War is the attempt of two human groups each to impose its will upon the other by force of arms. This definition holds of the most righteous war fought in self-defence as much as it does of the most iniquitous war of mere aggression. The aggressor, for instance, proposes to take the goods of his victim without the pretence of a claim. He is attempting to impose his will upon that victim. The victim, in resisting by force of arms, is no less attempting to impose his will upon the aggressor; and if he is victorious does effectually impose that will: for it is his will to prevent the robbery.
Every war, then, arises from some conflict of wills between two human groups, each intent upon some political or civic purpose, conflicting with that of his opponent.
War and all military action is but a means to a non-military end, to be achieved and realized in peace.
Although arguable differences invariably exist as to the right or wrong of either party in any war, yet the conflicting wills of the two parties, the irreconcilable political objects which each has put before itself and the opposition between which has led to conflict,can easily be defined.
They fall into two classes:
1. The general objects at which the combatants have long been aiming.
2. The particular objects apparent just before, and actually provoking, the conflict.
In the case of the present enormous series of campaigns, which occupy the energies of nearly all Europe, the general causes can be easily defined, and that without serious fear of contradiction by the partisans of either side.
On the one hand, the Germanic peoples, especially that great majority of them now organized as the German Empire under the hegemony of Prussia, had for fully a lifetime and more been possessed of a certain conception of themselves which may be not unjustly put into the form of the following declaration. It is a declaration consonant with most that has been written from the German standpoint during more than a generation, and many of its phrases are taken directly from the principal exponents of the German idea.
The German Object:
"We the Germans are in spirit one nation. But we are a nation the unity of which has been constantly forbidden for centuries by a number of accidents. None the less that unity has always been an ideal underlying our lives. Once or twice in the remote past it has been nearly achieved, especially under the great German emperors of the Middle Ages. Whenever it has thus been nearly achieved, we Germans have easily proved ourselves the masters of other societies around us. Most unfortunately our very strength has proved our ruin time and again by leading us into adventures, particularly adventures in Italy, which took the place of our national ideal for unity and disturbed and swamped it. The reason we have been thus supreme whenever we were united or even nearly united lay in the fact, which must be patent to every observer, that our mental, moral, and physical characteristics render us superior to all rivals. The German or Teutonic race can everywhere achieve, other things being equal, more than can any other race. Witness the conquest of the Roman Empire by German tribes; the political genius, commercial success, and final colonial expansion of the English, a Teutonic people; and the peculiar strength of the German races resident within their old homes on the Rhine, the Danube, the Weser, and the Elbe, whenever they were not fatally disunited by domestic quarrel or unwise foreign ideals. It was we who revivified the declining society of Roman Gaul, and made it into the vigorous mediæval France that was ruled from the North. It was we who made and conquered the heathen Slavs threatening Europe from the East, and who civilized them so far as they could be civilized. We are, in a word, and that patently not only to ourselves but to all others, the superior and leading race of mankind; and you have but to contrast us with the unstable Celt--who has never produced a State--the corrupt and now hopelessly mongrel Mediterranean or 'Latin' stock, the barbarous and disorderly Slav, to perceive at once the truth of all we say''...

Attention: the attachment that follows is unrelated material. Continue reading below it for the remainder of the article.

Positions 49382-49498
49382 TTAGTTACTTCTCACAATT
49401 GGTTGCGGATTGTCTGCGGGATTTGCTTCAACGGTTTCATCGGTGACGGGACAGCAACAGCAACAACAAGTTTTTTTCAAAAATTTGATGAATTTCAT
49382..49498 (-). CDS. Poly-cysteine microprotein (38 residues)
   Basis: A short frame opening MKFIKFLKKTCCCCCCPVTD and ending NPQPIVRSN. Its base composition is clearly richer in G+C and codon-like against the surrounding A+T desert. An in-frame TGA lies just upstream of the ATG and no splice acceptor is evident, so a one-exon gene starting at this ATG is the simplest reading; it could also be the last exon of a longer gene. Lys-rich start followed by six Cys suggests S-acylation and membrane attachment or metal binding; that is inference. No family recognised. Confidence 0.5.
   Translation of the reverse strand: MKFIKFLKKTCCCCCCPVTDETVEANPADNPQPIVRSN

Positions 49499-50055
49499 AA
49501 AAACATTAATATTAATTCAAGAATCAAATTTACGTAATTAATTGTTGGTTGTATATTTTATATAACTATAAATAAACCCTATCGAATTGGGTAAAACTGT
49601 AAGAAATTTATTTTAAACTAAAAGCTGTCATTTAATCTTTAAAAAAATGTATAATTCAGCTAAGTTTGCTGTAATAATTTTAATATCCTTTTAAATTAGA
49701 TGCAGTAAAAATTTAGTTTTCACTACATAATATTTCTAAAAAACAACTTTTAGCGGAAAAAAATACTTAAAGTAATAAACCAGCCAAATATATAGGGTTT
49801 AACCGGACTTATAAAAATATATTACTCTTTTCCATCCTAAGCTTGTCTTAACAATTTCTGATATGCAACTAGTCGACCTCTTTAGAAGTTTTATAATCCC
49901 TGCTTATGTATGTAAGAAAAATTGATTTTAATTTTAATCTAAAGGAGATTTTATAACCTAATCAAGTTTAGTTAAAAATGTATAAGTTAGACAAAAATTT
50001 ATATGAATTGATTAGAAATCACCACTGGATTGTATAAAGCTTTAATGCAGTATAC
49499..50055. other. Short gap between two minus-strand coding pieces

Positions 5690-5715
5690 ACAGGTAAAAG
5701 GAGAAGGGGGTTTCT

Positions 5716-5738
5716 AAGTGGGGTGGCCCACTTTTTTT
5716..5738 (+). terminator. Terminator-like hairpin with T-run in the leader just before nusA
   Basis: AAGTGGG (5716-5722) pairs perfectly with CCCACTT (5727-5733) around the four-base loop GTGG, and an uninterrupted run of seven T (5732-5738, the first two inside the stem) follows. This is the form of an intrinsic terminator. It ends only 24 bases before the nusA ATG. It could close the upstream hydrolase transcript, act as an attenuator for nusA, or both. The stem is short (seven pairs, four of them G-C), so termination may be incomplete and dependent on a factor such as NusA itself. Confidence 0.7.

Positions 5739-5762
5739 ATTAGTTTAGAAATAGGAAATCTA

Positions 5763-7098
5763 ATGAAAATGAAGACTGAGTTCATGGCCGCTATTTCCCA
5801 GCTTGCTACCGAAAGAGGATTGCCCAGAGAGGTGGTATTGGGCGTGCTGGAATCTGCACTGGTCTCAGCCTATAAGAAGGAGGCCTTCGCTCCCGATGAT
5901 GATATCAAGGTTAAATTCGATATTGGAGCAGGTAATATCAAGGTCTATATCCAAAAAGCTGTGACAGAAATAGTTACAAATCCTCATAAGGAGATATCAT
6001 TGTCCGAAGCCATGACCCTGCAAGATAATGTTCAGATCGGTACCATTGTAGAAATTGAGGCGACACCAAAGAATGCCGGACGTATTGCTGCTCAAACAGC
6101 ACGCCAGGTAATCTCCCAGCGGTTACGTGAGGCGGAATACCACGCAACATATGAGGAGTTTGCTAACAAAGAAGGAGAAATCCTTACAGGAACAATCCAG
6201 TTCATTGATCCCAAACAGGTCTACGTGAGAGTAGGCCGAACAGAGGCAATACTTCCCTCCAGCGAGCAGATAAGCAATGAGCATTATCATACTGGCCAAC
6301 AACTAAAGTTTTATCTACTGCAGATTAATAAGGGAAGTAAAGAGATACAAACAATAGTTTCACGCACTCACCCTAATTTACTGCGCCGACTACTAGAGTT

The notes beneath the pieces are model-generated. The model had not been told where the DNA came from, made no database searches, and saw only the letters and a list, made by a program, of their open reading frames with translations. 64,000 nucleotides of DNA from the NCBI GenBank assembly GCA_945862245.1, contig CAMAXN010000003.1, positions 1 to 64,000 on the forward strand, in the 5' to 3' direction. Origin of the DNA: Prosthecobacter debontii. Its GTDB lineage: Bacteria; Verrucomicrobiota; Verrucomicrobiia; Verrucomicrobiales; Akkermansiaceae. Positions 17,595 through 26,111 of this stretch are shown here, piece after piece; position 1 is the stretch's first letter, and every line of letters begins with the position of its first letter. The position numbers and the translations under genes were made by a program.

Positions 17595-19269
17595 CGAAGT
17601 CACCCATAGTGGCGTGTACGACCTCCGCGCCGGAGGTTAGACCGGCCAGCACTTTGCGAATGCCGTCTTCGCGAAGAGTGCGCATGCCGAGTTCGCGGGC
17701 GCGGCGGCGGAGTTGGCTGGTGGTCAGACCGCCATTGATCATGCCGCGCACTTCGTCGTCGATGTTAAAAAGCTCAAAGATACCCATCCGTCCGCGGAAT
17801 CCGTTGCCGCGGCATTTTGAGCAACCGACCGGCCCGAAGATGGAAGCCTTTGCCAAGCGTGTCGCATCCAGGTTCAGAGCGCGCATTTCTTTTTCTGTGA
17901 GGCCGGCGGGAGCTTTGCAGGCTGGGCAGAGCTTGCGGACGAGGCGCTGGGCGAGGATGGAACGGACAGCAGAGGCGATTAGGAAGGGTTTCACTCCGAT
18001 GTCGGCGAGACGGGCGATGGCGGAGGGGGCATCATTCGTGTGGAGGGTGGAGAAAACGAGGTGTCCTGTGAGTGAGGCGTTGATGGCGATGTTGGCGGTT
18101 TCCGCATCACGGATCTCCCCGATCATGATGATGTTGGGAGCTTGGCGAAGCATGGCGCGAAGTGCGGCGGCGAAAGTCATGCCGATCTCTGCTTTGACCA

Hilaire Belloc - The General Causes of the War, Part 1 from A General Sketch of the European War (The First Phase). June 1915.